Life & Letters


About this Item

Title: Carrie E. Wroth to Walt Whitman, 12 February 1890

Date: February 12, 1890

Whitman Archive ID: loc.04636

Source: The Charles E. Feinberg Collection of the Papers of Walt Whitman, 1839–1919, Library of Congress, Washington, D.C. Transcribed from digital images or a microfilm reproduction of the original item. For a description of the editorial rationale behind our treatment of the correspondence, see our statement of editorial policy.

Editorial note: The annotation, "Carrie E Wroth," is in the hand of Walt Whitman.

Contributors to digital file: Blake Bronson-Bartlett, Ian Faith, Alex Ashland, and Stephanie Blalock

page image
image 1
page image
image 2
page image
image 3
page image
image 4
page image
image 5
page image
image 6

Feb. 12/90

My dear Mr Whitman

You will, no doubt be surprised, when you see the signature to this letter, but. I have often been tempted to write you—to thank you for your kindness in writing to my boy2—far away in the Sierra Madre mountains—and always gladly welcoming any letters from his old home—and, especially from you—who have so many correspondents—and have also suffered from extreme indisposition, he has appreciated particularly your thought of him—& been much pleased—& his mother also shares with him the same feeling—

I have once or twice learned, thro' the papers, of your ill health—with much regret and, we are always interested when we see your name—in print—

I received a letter from John today—in which he mentions having heard from you & that he had received a card also—he has had an attack of Pneumonia—his first sickness since he has been out there—and, is much weakened by it—and. I realise how very far away he is—and feel anxious about him—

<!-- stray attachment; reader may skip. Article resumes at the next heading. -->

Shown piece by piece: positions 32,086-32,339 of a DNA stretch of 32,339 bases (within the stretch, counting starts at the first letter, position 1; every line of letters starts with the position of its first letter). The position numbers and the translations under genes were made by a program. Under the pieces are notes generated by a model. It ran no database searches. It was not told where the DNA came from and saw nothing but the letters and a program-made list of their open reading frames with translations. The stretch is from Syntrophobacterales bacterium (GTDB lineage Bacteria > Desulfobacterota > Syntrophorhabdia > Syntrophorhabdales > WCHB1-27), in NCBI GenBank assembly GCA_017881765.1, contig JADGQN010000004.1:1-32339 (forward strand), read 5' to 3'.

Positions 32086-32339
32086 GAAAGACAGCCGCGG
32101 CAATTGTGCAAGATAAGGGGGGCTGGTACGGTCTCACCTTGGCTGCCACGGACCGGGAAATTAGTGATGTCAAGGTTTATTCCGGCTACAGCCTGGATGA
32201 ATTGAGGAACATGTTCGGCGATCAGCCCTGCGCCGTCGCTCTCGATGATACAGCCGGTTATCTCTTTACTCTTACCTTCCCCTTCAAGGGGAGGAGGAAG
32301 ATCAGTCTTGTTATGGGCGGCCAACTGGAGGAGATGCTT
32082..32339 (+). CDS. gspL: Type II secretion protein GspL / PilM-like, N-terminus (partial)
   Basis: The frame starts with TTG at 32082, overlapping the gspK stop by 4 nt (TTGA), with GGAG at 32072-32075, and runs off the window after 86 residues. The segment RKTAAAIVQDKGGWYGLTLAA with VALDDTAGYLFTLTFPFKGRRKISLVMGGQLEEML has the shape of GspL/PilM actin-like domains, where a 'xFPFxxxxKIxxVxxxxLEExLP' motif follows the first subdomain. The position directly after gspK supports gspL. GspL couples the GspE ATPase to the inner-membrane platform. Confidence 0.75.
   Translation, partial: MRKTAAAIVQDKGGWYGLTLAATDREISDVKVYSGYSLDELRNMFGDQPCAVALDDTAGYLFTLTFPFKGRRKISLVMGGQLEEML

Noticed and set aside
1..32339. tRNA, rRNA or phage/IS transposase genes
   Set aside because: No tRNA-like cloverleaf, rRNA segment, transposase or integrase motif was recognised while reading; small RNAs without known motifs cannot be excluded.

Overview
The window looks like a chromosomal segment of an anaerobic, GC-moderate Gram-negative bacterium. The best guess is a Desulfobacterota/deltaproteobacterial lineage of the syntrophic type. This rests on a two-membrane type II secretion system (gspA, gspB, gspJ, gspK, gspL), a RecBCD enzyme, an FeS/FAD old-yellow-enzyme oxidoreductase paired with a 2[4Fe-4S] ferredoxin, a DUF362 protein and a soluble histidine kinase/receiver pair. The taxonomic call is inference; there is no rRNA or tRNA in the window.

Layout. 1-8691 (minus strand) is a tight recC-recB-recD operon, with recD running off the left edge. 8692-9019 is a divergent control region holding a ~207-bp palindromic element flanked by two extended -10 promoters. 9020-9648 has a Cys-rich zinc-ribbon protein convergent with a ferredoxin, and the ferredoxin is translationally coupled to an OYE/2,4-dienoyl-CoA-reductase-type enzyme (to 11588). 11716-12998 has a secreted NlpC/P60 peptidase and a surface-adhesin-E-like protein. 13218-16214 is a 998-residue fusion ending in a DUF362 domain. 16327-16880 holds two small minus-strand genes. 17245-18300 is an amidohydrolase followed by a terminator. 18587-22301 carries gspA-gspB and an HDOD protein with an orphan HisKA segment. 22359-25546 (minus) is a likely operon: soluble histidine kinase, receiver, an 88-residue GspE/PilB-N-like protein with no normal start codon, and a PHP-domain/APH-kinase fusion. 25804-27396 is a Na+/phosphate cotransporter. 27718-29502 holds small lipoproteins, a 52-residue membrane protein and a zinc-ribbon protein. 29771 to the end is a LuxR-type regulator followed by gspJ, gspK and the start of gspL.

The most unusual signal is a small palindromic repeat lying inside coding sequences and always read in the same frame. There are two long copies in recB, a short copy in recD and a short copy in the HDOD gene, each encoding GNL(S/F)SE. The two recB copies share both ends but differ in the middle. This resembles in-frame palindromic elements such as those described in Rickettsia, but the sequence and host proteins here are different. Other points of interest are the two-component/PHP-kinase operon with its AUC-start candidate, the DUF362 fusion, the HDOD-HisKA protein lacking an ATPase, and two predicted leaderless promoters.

I will not trespass further on your time but hope you are regaining your strength and much improved—Alice3 unites with me in very kind remembrances—

Yours very truly
Carrie E. Wroth

Caroline "Carrie" Ellsworth Wright Wroth (1831–1909) of Philadelphia was the daughter of John Wright and Harriet Patterson Wright. She was the wife of the produce dealer and businessman James W. Wroth (ca.1815–1881) of Maryland. The Wroths had three children James H. ("Harry"), Alice, and John ("Johnny") Wroth. Whitman tooks his meals at the Wroths' residence (319 Stevens Street, Camden) for a period of time beginning in July 1881. Later, the Wroths moved to Albuquerque, New Mexico, and Whitman kept in touch with them. When Carrie Wroth wrote this letter, she and her daughter were living in Maryland.


1. This letter is addressed: Walt Whitman | Mickle St | Camden | New Jersey. It is postmarked: Perryville | Feb | 13 | 1890 | MD; [illegible]. [back]

2. John Wright Wroth (1869–1901) was the younger son of James W. and Carrie E. Wroth. He had written to Whitman on December 18, 1889 from Chihauhau, Mexico. An envelope in Whitman's hand bears this address suggesting that Whitman had written to Wroth, but the letter does not seem to survive. [back]

3. Alice Ellsworth Wroth (b. 1864) was Carrie's daughter. [back]


Published Works | In Whitman's Hand | Life & Letters | Commentary | Resources | Pictures & Sound

Support the Archive | About the Archive

Distributed under a Creative Commons License. Matt Cohen, Ed Folsom, & Kenneth M. Price, editors.